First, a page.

On 29 June 2023, the US Supreme Court issued a long-awaited and somewhat controversial decision by effectively announcing the end of affirmative action in university admissions through its ruling on admissions practices at two elite US universities. This means that universities are not legally able to actively create a diverse and varied student body by applying race quotas or other such measures, but do have some leeway for considering race on a case-by-case basis. The ruling hopes to ensure a merit-based admission approach, but it doesn’t come without its challenges.

At this stage, it’s unclear how the ruling will change the admissions processes, especially at the elite and brand-name universities. Some believe that it will simply make the admissions process more opaque and complex than ever, and others worry that it will simply increase the gap between classes as the disenfranchised aren’t given the opportunity to level previous social and economic disparities. Regardless of what you think, it’s clear that the way that admissions take place will have to change accordingly. This will impact not only the make-up of the student body but also how young people think about their educational opportunities.

6. Co-Op Programs Will Continue to Grow in Relevance and Popularity

In an attempt to close the skills gap that we’re seeing in most industries today, many employers have started to partner with Higher Education institutions to invest time and resources into setting up co-op education programs that bring students into the organization as paid interns to be upskilled in specific core competencies. These practical initiatives are most prevalent in science, technology, engineering, and math (STEM), but they also have started gaining traction in the wider humanities as well.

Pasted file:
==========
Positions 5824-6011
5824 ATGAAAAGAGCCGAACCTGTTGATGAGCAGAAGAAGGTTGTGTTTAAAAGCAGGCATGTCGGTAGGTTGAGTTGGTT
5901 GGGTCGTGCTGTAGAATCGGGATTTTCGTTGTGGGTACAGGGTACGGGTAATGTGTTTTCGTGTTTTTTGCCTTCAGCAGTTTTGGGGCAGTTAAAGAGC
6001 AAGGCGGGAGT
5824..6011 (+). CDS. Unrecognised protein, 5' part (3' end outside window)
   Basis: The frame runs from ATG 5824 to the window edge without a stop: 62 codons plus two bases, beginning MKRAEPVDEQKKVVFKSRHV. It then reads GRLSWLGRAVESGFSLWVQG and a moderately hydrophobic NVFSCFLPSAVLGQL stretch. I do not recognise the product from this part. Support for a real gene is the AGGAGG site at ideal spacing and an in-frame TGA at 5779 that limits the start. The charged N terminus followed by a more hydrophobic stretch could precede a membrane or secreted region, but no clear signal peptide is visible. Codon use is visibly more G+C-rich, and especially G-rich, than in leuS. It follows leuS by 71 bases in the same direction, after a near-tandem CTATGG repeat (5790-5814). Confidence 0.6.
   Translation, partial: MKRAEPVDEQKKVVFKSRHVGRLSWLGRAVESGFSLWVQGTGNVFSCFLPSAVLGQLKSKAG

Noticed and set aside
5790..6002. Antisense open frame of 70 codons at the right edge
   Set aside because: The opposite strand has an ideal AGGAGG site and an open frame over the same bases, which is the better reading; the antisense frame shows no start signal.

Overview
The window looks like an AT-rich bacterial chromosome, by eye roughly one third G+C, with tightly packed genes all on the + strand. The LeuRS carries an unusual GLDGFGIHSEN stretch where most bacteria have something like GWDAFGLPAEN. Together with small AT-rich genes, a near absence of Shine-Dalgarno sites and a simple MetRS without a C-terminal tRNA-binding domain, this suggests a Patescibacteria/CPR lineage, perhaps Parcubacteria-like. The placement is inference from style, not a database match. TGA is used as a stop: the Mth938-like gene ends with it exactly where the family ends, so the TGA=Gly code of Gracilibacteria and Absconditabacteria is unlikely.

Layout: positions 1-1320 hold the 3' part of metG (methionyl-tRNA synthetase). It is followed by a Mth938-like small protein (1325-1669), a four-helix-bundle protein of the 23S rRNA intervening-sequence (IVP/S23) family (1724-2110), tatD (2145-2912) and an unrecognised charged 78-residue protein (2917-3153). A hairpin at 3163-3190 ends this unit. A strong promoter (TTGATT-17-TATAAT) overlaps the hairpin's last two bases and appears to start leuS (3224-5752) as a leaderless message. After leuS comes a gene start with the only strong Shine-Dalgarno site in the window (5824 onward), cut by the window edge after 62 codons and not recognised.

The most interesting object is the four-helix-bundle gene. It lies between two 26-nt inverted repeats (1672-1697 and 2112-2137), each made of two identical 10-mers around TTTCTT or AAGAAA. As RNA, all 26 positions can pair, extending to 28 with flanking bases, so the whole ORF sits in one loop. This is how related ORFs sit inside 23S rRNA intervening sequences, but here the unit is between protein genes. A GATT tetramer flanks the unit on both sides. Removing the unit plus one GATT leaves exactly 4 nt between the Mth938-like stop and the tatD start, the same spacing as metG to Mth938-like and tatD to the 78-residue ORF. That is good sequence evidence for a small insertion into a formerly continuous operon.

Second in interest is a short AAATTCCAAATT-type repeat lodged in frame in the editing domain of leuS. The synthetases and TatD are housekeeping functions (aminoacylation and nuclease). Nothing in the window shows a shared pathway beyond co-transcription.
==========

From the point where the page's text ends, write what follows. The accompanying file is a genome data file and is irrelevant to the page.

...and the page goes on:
These opportunities can only be positive for ensuring that students can focus on practical, real-world skills that have value, while also helping them to get a more realistic picture of what their chosen career might look like.

Educational building with students and faculty

Companies with a Focus on Higher Education

Here at The Renaissance Network, we’ve been watching the Higher Education space with great interest and have been buoyed by the great work being done by many companies across the industry. In no particular order, we’d like to note just a few who are driving positive change and delivering great outcomes for students, families, and the wider Education sector at large:


Handshake is a mobile-first platform designed to help students find jobs and internships that can kickstart their careers. They combine public profile building with thoughtful and nuanced curation to match talented young people with companies who need new skills to inject into their organizations. The entire user interface pushes students to find the right opportunities for their personalities, skills, and career ambitions.